• (Joe1, Jane1) - Jane arrived at the restaurant.
      • (Joe1, Jane2) - Jane left the restaurant.
    • By comparing the vector clock – we see that the Jane2 is the higher order event and therefore it occurred after Jane1 – this gives us a means to logically order events.
Real-time Intelligent Convergence Engine (RICE)
A proprietary convergence engine to intelligently model data (state) as commutative and convergent operations by implementing a form of Operations based Conflict Free Data Types (CRDTs). This is a significant improvement over eventually consistent databases which deal with data instead of operations and simply pick an arbitrary winner via consensus for all types of conflicts.
Typically, eventually consistent databases don’t prioritize operations because they don’t track operations and instead track the state and replicate that. The information of what the operation is lost and only the new state is replicated. This increases the surface area for conflicts dramatically.

We convert the database operations at each edge location into granular CRDT operation that are then replicated to other participants (actors) in the geo distributed database and applied to each location’s event ledger. It is important to understand that we do not replicate state.
RICE uses vector clock information in each message to construct a causal ordering of operation events across the distributed set of event ledger. While vector clocks allow us to get the causal relationship between events, vector clocks cannot order events if two events are truly concurrent. For example, say Joe and Jane events happened concurrently or were observed by two separate actors, their vector clocks would be ambiguous on causality and this indicates conflict between the events.
RICE provides an untangling mechanism for such truly concurrent conflicts by examining operations and applying prioritization rules such as  inserts overrides deletes, updates overrides deletes and deterministic ordering when dealing with “true conflicts”. 

In Macrometa, “true conflicts” can only occur for operations of the same type (such as two “concurrent updates” of the same atomic variable in the database) on the same attribute. Unlike other databases which conflict at the object level (the JSON document or the record), Macrometa manages concurrency at the attribute level and thus an object may have different attributes modified by two independent writers and have their changes converge (or merge). When a true conflict occurs i.e. two concurrent operations are updating the same attribute – We record the conflict in the event ledger and pick a winner by calculating a deterministic value. Thus every event ledger always arrives at the same deterministic value for the attribute while allowing concurrent changes of other attributes for the same object.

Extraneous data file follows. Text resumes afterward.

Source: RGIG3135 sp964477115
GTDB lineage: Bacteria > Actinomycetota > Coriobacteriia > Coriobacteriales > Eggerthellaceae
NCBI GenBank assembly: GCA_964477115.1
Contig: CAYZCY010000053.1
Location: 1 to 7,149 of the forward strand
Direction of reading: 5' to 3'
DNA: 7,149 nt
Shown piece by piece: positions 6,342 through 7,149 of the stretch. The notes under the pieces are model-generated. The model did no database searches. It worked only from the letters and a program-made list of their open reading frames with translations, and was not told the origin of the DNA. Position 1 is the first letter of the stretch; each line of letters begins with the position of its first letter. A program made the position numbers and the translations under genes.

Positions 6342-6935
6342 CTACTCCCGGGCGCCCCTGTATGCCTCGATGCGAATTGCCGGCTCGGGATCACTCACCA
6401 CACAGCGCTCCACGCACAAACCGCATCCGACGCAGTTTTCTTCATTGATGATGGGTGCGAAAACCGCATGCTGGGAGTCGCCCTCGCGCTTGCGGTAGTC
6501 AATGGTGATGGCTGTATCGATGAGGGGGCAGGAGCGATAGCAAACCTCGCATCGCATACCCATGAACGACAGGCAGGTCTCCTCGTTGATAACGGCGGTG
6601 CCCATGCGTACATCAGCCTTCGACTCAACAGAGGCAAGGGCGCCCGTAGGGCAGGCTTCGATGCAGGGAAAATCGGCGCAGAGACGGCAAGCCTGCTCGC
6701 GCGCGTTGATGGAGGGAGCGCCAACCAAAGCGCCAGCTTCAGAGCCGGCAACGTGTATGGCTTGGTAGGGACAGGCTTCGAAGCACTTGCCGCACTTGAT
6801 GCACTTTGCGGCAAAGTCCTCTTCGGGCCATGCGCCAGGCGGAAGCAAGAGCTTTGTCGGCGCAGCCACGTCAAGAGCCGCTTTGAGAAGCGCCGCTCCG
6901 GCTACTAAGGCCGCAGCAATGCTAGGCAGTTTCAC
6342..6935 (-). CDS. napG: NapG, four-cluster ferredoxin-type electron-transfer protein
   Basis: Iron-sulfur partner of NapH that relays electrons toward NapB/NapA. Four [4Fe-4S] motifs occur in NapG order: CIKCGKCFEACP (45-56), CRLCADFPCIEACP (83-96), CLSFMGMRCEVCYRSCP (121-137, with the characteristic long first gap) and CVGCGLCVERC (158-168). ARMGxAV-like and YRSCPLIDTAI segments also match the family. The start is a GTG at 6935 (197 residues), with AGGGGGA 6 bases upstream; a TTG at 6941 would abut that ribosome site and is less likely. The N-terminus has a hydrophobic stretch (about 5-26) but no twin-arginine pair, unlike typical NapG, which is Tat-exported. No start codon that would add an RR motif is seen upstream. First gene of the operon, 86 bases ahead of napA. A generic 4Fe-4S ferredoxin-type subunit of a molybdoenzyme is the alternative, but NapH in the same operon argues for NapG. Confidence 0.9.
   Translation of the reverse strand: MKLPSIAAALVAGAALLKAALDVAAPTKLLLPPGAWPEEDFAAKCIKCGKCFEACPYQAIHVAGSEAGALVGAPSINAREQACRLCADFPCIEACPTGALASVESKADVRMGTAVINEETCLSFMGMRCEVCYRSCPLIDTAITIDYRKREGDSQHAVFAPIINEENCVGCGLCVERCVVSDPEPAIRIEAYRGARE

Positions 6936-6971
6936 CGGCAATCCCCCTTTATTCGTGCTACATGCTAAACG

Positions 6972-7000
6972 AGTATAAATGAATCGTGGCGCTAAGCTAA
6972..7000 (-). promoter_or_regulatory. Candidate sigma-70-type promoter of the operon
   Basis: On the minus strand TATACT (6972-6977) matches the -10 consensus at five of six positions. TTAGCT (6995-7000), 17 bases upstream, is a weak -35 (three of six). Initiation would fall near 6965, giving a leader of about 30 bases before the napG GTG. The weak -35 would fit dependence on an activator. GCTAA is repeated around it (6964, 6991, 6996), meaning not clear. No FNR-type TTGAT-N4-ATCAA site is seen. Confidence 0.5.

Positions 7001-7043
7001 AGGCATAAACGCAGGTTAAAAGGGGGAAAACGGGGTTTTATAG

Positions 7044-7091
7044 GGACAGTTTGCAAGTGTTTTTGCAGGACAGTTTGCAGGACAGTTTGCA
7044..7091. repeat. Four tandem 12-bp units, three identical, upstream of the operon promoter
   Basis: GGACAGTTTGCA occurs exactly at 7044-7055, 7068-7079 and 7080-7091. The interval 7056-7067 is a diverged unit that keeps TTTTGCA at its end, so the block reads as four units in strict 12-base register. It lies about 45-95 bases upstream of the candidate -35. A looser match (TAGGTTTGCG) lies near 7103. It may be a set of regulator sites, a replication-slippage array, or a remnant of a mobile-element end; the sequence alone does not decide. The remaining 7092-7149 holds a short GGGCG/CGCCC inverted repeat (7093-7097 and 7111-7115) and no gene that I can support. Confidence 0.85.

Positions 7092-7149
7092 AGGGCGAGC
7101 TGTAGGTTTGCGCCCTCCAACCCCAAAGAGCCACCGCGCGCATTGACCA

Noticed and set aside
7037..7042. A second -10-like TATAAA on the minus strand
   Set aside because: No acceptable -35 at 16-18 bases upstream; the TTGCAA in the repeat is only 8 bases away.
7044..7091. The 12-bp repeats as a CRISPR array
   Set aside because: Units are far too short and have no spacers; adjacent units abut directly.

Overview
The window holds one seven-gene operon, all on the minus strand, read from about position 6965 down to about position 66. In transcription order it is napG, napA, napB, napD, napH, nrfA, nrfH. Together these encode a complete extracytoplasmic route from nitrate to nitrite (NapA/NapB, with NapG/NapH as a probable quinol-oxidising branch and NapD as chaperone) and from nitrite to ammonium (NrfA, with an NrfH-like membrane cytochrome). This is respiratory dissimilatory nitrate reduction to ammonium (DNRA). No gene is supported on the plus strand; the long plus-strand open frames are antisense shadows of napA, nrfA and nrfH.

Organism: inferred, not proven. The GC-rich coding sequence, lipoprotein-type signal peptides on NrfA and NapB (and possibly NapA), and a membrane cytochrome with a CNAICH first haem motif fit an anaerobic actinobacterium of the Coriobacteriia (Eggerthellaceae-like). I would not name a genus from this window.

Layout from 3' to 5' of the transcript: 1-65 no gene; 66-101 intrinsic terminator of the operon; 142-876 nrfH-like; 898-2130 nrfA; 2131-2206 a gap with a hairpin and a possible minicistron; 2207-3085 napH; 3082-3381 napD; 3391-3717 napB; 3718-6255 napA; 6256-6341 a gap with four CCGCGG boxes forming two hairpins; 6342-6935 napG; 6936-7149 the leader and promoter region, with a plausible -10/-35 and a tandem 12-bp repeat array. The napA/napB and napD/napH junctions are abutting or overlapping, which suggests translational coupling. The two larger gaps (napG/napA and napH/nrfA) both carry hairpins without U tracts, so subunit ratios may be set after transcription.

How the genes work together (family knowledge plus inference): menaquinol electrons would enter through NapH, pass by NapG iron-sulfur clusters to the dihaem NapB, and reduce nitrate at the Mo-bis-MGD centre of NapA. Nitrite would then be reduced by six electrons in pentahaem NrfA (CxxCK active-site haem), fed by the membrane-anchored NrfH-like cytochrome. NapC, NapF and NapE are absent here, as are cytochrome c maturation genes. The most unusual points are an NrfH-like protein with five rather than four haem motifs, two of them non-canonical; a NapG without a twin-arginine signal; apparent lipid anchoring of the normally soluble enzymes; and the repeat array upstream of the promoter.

Putting it all together…

Macrometa uses the mechanisms described in the previous section to get a coordination free geo distributed database with strong guarantees and geo distributed streams with ordered delivery and multi messaging semantics (at-most-once, at-least-once and effectively-once).It achieves this with a coordination free convergence for participants to always deterministically arrive at the same version of truth without requiring quorum for consensus or any forms of coordination.

Each edge location need only apply operations locally, prepare a vector clock and generate operations via RICE to broadcast the message to all applicable edge locations (using reliable causal broadcast). The receiving edge location replays the message on its local copy of the event ledger. If there are any conflicts, the operation prioritization rules are applied to resolve conflicts locally because the same rules apply to all participants.

Note: Neither of these approaches (causal broadcast or rules-based prioritization) require the edge locations to coordinate. Each edge location simply follows the same rules to deterministically arrive at the same result providing strong serial ordering guarantees. 


Replication between edge sites

Macrometa uses geo fenced pub/sub & streams to connect nodes and abstract location, transport and storage. As discussed before — no coordination is needed across edge locations (inter edge) for serial ordering of data. 

The underlying stream guarantees that messages are delivered regardless of network conditions (latency, jitter, loss) with strong causal ordering guarantees.  The stream architecture is designed for message delivery across an unbounded set of edge locations with high latency, high jitter and network partitions.

Macrometa’s RICE uses a proprietary high speed, seek and insert optimized tree data structure for storing operations and JSON document fragments.  This is built on to an LSM tree database that provides high performance key value storage.  We call this combination of our seek optimized data-structure and LSM tree database as a causal tree and use it extensively for fast access and traversal of the event source.  This tree allows quick collapse of the ordered operations to get the “current state” of fields in the JSON document.  This collapsing is the basis for a materialized view created in response to a query.